For residents of Farmington Hills, Michigan, who experience a deep winter freeze and wet spring thaw every year, traditional approaches to road building work — until they don’t.
In municipalities across the United States, the wear and tear of seasonal changes can wreak havoc on unpaved roads. Freezing winter conditions make it all but impossible to repair damage caused by ice and snow while the spring thaw floods them, making the roads hazardous for drivers.
This is exactly what residents of Farmington Hills, Michigan, are up against with the city’s 22 miles of gravel backroads. While this infrastructure is an important part of the local community, the difficulty citizens have traversing it when it’s been damaged has become a source of frustration.
This is so much the case that the city’s Department of Public Works published a press release in the Farmington Voice explaining the challenges the local government faces managing traditionally built gravel roads during Michigan’s cold winters and wet springs. While the Farmington Hills DPW can’t control the inclement weather that causes this kind of damage, the municipality can invest in road stabilization products and building strategies that would make their unpaved surfaces more resilient.
More About Traditional Road Building Methods
As you might expect, traditional road building methods haven’t changed that much in recent years. Unpaved roads are typically constructed with gravel made up of a mixture of stones, sand, and clay. This mixture is easily shaped according to local needs and helps with rain runoff. It’s also easier to regrade than many road building alternatives. Typically, gravel roads will also include ditches on either side so that precipitation doesn’t rest on the unpaved surface and cause it to deteriorate.
Aside from this option, some unpaved roads are constructed with limestone. As the Farmington Hills DPW acknowledges, this material does have its benefits — hardness and strength included — but it does have its drawbacks, too.
Whatever material is used for unpaved roads, some type of dust control compound is necessary to keep fine particles under control. This is important for community quality of life and general maintenance.
How These Methods Come Up Short
Without the addition of the latest in road stabilization strategies, these traditional road building methods often come up short in critical ways — something the residents of Farmington Hills know all too well. For instance, unpaved roads that aren’t stabilized properly tend to deteriorate during the winter freeze and spring thaw. Because of the way they’re constructed, these unpaved gravel roads are difficult to fix once the road freezes over or when it’s covered in water, and that means that residents have to make do with temporary, unsatisfying fixes.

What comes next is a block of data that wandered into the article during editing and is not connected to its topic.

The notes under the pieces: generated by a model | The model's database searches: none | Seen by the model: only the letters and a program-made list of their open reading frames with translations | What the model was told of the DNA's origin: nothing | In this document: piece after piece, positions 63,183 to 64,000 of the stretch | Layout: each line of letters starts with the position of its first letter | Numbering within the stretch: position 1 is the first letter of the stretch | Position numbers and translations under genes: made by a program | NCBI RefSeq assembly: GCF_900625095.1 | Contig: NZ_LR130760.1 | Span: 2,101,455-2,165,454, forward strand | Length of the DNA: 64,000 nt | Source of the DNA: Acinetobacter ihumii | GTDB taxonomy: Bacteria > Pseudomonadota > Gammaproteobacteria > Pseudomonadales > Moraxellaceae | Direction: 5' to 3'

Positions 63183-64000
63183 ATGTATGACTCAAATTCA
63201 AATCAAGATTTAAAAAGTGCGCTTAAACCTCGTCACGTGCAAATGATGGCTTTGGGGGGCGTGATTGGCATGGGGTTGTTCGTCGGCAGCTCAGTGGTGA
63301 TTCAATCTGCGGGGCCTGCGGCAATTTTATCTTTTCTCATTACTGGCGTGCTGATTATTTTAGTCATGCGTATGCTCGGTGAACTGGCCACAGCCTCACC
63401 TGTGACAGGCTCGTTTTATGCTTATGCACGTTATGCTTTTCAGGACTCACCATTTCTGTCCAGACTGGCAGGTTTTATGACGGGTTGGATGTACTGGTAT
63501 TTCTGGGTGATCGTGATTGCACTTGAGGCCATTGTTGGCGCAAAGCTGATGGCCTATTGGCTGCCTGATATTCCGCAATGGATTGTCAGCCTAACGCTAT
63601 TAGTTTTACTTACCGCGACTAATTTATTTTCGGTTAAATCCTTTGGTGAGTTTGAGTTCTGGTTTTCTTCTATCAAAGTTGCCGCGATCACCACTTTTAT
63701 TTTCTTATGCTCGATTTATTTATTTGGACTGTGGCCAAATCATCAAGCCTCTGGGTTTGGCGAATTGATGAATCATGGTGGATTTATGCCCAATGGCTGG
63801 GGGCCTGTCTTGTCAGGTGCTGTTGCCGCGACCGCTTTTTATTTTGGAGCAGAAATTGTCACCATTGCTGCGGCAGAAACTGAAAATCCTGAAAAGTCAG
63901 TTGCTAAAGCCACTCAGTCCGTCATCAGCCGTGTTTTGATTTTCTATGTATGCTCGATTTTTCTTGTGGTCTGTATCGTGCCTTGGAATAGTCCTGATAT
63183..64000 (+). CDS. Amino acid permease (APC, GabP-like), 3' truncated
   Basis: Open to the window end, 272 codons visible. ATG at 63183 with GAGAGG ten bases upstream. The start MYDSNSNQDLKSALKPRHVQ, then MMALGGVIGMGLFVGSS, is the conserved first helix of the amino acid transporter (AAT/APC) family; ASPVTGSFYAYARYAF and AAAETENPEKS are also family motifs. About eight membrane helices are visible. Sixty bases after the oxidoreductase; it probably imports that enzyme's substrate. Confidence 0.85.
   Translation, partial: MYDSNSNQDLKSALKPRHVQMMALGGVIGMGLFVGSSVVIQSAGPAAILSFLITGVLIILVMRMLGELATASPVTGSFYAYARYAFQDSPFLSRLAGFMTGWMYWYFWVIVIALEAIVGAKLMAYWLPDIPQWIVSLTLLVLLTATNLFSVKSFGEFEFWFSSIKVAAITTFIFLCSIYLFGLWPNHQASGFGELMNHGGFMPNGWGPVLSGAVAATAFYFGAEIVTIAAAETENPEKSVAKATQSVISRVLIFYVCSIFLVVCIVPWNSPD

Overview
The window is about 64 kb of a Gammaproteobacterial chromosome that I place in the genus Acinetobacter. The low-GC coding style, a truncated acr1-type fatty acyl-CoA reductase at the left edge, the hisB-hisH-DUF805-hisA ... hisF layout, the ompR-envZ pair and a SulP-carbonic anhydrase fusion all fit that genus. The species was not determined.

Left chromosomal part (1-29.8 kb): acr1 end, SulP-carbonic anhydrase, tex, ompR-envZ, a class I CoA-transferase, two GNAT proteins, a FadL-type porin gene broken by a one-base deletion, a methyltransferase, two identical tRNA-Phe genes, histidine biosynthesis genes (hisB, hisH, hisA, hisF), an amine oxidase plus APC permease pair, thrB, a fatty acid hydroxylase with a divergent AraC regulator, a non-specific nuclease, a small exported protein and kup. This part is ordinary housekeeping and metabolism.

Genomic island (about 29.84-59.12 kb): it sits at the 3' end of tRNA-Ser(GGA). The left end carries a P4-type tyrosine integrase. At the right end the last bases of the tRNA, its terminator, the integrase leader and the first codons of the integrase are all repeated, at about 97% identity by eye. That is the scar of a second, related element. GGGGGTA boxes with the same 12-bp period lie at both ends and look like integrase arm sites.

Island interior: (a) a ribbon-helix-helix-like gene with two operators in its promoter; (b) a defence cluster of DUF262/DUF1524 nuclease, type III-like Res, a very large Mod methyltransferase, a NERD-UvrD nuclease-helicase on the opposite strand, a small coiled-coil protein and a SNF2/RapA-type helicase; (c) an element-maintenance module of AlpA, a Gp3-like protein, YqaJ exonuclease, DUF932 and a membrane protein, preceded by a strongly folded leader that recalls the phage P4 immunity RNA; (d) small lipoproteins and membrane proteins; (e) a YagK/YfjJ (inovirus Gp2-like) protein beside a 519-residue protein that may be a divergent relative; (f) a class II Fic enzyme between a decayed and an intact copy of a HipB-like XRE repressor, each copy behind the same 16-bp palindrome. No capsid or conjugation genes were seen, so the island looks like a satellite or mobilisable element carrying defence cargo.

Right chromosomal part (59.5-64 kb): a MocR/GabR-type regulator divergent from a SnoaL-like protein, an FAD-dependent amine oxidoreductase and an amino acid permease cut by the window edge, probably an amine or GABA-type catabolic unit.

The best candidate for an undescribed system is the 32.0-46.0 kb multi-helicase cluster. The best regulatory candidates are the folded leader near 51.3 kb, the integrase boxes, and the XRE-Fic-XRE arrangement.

The same goes for limestone alternatives. In addition to being much dustier than most gravel mixtures, limestone is more difficult to maintain and it doesn’t drain surface melt and rainwater as efficiently as other materials.
How Soil Stabilization Can Help
As they are in Farmington Hills, unpaved roads can be an important part of a community’s infrastructure network. However, sticking to traditional road building methods that haven’t changed dramatically in decades can make travel annoying — and even hazardous — when the roads have faced the wear and tear of inclement weather. To make gravel roads last, municipalities should consider what modern road stabilization and building solutions from Midwest Industrial Supply, Inc. can do to help their residents.
With more than four decades of experience supporting private and public organizations concerned about their unpaved roads, Midwest has the know-how you need to keep your roads safe and cut down on maintenance costs in the process. Whether you’re looking for a quick fix or a large-scale overhaul, our road stabilization methods are just what you need.